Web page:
2020 Spending Bill Gives Money to Aging US Waterways; Is It Enough?View Source
Late on Dec. 20, 2019, President Donald Trump signed into law the 2020 spending bills. Contained in the spending package for fiscal 2020 was $7.65 billion for the civil works mission of the U.S. Army Corps of Engineers (USACE), which oversees the inland waterways system and port dredging. That amount is $652 million above the current spending level and $2.69 billion more than the president had requested earlier this year, according to the Waterways Council (WCI), an industry-funded group that advocates for waterways spending.
The bill also includes another provision sought by the waterways industry, which is full use of the estimated receipts of the Inland Waterways Trust Fund (IWTF) that includes additional prior-year revenues to produce a strong investment level of $317 million for spending on needs of the antiquated inland waterways system during the next fiscal year, according to WCI.
The IWTF was established to help underwrite the costs of construction and major rehabilitation of the nation's inland waterway system. "Funds are generated via the Inland Waterways Tax: a 29 cent per gallon assessment on diesel fuel used on 27 stretches of the country's inland waterway system. The 12,000 miles of fuel taxed waters include most of the nation's largest rivers: the Mississippi, Ohio, Illinois, the lower Missouri, and the Gulf and Atlantic Intracoastal waterways," notes the Soy Transportation Coalition (STC) on their website.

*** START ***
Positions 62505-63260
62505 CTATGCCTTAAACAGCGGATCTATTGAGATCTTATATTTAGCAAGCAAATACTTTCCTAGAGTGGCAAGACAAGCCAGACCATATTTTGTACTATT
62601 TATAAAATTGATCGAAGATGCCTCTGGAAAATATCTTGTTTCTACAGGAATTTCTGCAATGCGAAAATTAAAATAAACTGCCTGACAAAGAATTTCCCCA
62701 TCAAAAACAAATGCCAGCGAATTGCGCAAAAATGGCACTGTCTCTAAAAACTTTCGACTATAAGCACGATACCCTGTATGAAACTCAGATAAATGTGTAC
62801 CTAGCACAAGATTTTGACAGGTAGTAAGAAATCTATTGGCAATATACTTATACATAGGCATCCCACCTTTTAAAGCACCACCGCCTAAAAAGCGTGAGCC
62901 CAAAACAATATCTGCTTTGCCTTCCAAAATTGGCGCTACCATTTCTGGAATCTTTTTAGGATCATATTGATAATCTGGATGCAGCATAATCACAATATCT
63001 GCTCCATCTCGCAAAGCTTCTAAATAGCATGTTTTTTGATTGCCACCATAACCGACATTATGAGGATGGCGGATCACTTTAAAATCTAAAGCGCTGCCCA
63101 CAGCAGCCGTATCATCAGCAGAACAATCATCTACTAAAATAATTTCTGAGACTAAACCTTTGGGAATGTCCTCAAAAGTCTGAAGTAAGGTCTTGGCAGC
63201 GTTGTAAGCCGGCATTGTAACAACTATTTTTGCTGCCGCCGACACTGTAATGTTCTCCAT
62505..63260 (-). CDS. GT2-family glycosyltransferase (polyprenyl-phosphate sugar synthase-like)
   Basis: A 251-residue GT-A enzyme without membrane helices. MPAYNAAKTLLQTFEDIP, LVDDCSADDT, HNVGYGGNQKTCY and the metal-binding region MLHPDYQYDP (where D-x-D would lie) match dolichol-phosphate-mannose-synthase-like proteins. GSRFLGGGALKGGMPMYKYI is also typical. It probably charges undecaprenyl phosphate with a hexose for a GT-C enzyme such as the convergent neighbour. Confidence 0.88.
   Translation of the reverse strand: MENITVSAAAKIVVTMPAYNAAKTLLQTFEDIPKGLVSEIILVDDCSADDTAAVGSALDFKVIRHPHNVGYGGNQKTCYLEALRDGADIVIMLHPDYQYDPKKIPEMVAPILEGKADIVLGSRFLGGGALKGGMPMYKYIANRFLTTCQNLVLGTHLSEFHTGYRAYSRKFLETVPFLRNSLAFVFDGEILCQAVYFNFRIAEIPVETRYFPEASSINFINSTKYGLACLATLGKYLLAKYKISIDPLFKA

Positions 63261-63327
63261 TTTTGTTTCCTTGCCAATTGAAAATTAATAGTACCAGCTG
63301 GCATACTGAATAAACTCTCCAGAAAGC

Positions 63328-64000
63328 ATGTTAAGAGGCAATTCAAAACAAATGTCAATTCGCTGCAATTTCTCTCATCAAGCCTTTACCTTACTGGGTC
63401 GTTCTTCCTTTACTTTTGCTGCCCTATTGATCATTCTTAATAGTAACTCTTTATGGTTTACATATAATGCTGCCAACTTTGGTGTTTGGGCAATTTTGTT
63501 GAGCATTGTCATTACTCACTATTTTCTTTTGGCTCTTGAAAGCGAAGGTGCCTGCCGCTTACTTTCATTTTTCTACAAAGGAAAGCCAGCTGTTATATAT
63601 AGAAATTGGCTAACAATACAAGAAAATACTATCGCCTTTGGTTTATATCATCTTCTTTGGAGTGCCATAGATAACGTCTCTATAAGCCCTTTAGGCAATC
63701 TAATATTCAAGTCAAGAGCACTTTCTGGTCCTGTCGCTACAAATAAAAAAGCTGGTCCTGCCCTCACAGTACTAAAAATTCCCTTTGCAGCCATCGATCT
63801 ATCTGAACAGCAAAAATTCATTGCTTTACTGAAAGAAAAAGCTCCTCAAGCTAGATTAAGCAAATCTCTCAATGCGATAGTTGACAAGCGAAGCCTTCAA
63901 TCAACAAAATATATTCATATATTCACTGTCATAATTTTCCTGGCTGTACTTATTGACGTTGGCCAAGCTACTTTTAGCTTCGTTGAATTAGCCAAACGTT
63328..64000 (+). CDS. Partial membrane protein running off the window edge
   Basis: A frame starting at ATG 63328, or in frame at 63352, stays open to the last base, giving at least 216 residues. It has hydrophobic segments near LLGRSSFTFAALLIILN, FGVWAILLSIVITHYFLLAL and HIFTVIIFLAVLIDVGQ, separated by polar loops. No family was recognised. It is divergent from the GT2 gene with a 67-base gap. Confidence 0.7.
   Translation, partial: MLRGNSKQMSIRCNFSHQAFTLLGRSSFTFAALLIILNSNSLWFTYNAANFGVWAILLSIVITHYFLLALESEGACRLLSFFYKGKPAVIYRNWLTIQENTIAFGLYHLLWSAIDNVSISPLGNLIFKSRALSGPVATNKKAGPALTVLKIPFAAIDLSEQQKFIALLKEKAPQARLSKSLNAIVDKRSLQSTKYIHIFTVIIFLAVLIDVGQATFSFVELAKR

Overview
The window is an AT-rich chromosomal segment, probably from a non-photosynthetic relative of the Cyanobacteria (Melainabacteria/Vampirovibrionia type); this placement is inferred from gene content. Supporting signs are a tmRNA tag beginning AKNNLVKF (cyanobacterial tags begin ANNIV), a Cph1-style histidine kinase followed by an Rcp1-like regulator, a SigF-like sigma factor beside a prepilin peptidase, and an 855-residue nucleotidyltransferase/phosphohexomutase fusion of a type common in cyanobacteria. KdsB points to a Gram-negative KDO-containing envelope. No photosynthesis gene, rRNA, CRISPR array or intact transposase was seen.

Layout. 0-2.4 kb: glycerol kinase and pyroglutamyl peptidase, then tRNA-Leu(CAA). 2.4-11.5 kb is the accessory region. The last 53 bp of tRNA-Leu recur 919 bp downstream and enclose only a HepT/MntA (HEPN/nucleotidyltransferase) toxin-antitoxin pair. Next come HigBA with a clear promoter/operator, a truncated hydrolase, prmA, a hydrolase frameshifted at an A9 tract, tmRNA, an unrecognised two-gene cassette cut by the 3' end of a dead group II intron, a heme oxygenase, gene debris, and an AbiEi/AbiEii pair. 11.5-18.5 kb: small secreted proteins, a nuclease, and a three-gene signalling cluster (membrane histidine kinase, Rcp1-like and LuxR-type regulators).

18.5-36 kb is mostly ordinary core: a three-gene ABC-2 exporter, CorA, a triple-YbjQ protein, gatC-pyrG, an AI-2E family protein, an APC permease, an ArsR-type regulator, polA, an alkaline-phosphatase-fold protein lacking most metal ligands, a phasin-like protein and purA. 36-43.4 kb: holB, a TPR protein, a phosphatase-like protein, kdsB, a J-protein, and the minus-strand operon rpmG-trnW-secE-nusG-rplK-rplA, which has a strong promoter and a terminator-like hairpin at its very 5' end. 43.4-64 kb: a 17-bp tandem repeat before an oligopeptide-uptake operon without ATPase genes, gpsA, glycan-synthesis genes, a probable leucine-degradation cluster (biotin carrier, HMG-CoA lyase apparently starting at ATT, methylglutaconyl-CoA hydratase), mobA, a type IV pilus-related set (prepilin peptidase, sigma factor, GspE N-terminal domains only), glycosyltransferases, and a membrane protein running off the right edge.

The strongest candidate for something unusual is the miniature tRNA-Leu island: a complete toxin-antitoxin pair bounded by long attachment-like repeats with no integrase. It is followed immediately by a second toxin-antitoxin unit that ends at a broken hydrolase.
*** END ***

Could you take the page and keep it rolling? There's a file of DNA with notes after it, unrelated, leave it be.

According to the STC, the fund annually generates approximately $110 million to $120 million per year via the IWTF. These funds are then matched with revenue from the U.S. Treasury. The total $220 million to $240 million is directed toward construction and major rehabilitation projects. The U.S. Treasury assumes 100% of the costs of operations and maintenance.
The American Association of Port Authorities (AAPA) praised the funding bills, saying the $225 million allocated for port infrastructure will be spent on improvements to gate operations, roads and rail within and connecting ports, ship berths and cargo operations.
"Ultimately much more is needed, but this package reflects the association's ongoing priorities for improving the critical infrastructure that is represented at America's seaports and will go a long way to enhancing trade and transportation across the nation," said AAPA President Chris Connor in a statement.
AAPA also noted the Corps of Engineers received a 12% increase in spending for deep-draft dredging projects and got money for a regional demonstration program to respond more effectively to critical national dredging requirements along the Gulf coast between Louisiana and Alabama.
Here is a link to a story I did on the importance of non-flood related dredging in the Lower Mississippi River. A study by the STC shows doing so would have a positive impact on farmers who haul soybeans and other grains to river terminals that eventually send them down the Mississippi to the Gulf of Mexico for export: https://www.dtnpf.com/… .
a DROP IN THE INFRASTRUCTURE BUCKET?